[Laura Mills] Edward Sapir and Benjamin Lee Whorf

This text was produced by Laura Mills while the person was a student at Macalester. It was distributed for in-class review. Any use of this text necessitates you to contact the person directly for copyright purposes.

From: “Laura Mills”
Sent: Monday, October 11, 2004 5:54 AM
Subject: Sapir and Whorf Crib Sheet

Edward Sapir (1884 – 1939)

· Principal work was in linguistic anthropology; also interested in psychiatry, psychology, sociology, ethnology, folklore, and religion.
· Studied with Boas, research assistant of Alfred Kroeber. Had a strong influence on the anthropology of Ruth Benedict.
· Emphasized the importance of the individual in the study of culture; interested in relationship of personality to culture. Objected to inadequate generalizations, as often found in conventional ethnographic statements. Advocated individual psychology and psychotherapy.
· One of the founders of the science of linguistics.
· Linguistics is a social science, rather than a natural science, because although it has connections to biology through physiology and regular/typical processes (similar to “scientific laws”; thus it is important for the methodology of social science), it is “primarily a cultural or social product and must be understood as such.”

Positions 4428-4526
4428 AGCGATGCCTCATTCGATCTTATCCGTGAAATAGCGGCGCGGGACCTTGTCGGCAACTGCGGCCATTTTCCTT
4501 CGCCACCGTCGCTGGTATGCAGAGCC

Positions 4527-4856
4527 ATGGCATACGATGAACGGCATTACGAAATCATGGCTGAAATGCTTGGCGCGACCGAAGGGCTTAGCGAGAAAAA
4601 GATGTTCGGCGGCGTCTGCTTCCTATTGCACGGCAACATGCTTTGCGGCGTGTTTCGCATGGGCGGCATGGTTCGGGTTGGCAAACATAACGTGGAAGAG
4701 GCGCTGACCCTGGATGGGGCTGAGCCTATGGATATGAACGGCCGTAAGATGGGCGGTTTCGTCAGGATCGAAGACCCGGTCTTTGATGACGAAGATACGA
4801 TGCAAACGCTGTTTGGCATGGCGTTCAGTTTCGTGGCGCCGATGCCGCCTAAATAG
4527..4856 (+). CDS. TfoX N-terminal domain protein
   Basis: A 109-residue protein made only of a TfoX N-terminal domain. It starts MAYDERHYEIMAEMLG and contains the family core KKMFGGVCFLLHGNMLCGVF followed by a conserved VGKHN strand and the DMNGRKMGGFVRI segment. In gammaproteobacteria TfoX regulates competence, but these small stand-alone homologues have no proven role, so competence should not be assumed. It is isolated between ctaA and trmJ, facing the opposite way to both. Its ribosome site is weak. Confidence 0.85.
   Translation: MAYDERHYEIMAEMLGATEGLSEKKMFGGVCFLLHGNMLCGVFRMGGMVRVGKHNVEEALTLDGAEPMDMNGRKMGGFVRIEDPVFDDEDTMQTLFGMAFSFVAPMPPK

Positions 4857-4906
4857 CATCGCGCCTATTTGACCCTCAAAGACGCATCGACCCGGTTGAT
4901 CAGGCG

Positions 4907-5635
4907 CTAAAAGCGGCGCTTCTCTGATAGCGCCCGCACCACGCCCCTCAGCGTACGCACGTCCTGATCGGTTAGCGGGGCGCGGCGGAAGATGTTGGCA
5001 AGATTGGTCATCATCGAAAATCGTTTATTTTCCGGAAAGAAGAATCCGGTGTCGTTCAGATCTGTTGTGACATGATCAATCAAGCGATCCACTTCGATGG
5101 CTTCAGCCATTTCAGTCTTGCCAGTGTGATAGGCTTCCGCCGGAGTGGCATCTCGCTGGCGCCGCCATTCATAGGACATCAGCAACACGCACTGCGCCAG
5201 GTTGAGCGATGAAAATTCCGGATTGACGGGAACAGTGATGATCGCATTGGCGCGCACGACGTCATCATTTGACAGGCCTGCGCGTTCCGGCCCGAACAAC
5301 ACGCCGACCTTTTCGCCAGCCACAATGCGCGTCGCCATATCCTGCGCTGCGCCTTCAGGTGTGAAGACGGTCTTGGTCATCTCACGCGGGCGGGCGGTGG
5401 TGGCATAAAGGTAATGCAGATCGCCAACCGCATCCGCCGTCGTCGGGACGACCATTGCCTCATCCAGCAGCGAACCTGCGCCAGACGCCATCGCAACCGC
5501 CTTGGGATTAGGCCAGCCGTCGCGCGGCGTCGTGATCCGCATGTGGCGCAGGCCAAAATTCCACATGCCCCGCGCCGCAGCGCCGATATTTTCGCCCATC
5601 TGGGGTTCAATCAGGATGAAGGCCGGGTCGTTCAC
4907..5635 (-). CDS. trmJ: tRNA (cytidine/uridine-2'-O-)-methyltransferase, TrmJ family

· No language is primitive – all are fully develop within their own cultural goals.
· No causal link between language and culture. Culture is what a social group does and thinks. Language is a way of thinking, the “symbolic guide to culture” and a “guide to social reality.” Language “powerfully conditions all our thinking about social problems and process.” Human beings are “at the mercy” of their particular language.
· The worlds of different cultures are “distinct worlds, not merely the same world with different labels attached.”
· All activities may be thought of as functional, symbolic, or a blend of the two – primary symbols (shove door open) vs. secondary or referential symbols (knock).
· Emphasizes the value of linguistics for other areas of study, including anthropology, cultural history, sociology, psychology, philosophy, and even physics and physiology, as well as its value as a guide to the scientific study of a given culture. Correctness of speech – ‘social style’ – is a symbol of how society arranges itself; important for sociology.






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